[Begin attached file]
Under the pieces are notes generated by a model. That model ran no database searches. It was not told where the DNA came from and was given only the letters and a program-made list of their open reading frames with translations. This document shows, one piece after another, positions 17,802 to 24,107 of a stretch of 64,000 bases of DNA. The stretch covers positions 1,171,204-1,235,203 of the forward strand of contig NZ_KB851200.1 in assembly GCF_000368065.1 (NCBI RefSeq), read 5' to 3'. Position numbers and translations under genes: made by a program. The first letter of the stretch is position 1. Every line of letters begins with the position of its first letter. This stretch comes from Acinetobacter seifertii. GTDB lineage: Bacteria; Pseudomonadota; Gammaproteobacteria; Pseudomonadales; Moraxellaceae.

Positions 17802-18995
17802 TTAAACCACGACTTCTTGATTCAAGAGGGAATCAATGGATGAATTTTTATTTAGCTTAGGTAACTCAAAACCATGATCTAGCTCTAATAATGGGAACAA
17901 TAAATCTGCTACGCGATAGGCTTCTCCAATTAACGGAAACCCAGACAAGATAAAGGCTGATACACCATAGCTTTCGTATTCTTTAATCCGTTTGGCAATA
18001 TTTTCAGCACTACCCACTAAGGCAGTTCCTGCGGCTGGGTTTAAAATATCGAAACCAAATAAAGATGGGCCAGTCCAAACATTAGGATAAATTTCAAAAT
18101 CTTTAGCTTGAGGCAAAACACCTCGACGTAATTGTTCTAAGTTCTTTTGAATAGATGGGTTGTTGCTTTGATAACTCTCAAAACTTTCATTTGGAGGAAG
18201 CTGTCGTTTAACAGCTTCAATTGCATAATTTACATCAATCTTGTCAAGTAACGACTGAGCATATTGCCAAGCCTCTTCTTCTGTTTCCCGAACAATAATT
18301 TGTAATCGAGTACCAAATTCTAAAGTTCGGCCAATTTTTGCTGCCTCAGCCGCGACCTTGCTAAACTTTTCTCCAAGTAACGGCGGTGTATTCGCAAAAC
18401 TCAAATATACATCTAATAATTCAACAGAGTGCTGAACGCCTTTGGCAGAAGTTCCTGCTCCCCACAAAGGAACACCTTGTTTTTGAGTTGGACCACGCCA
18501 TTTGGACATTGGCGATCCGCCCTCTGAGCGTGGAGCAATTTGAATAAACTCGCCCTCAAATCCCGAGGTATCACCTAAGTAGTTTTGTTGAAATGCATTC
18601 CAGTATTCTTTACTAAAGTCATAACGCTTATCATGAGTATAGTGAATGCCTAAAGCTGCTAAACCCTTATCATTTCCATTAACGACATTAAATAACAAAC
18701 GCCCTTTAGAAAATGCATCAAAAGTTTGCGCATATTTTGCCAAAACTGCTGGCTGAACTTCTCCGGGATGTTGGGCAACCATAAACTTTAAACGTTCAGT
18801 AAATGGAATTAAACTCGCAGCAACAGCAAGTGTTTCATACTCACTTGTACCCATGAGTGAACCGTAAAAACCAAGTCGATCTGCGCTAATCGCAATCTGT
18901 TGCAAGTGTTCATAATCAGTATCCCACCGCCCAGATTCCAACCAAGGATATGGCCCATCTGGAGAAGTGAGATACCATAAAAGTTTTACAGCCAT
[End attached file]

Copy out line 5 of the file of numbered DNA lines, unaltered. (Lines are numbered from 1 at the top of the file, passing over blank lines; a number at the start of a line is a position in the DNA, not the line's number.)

18001 TTTTCAGCACTACCCACTAAGGCAGTTCCTGCGGCTGGGTTTAAAATATCGAAACCAAATAAAGATGGGCCAGTCCAAACATTAGGATAAATTTCAAAAT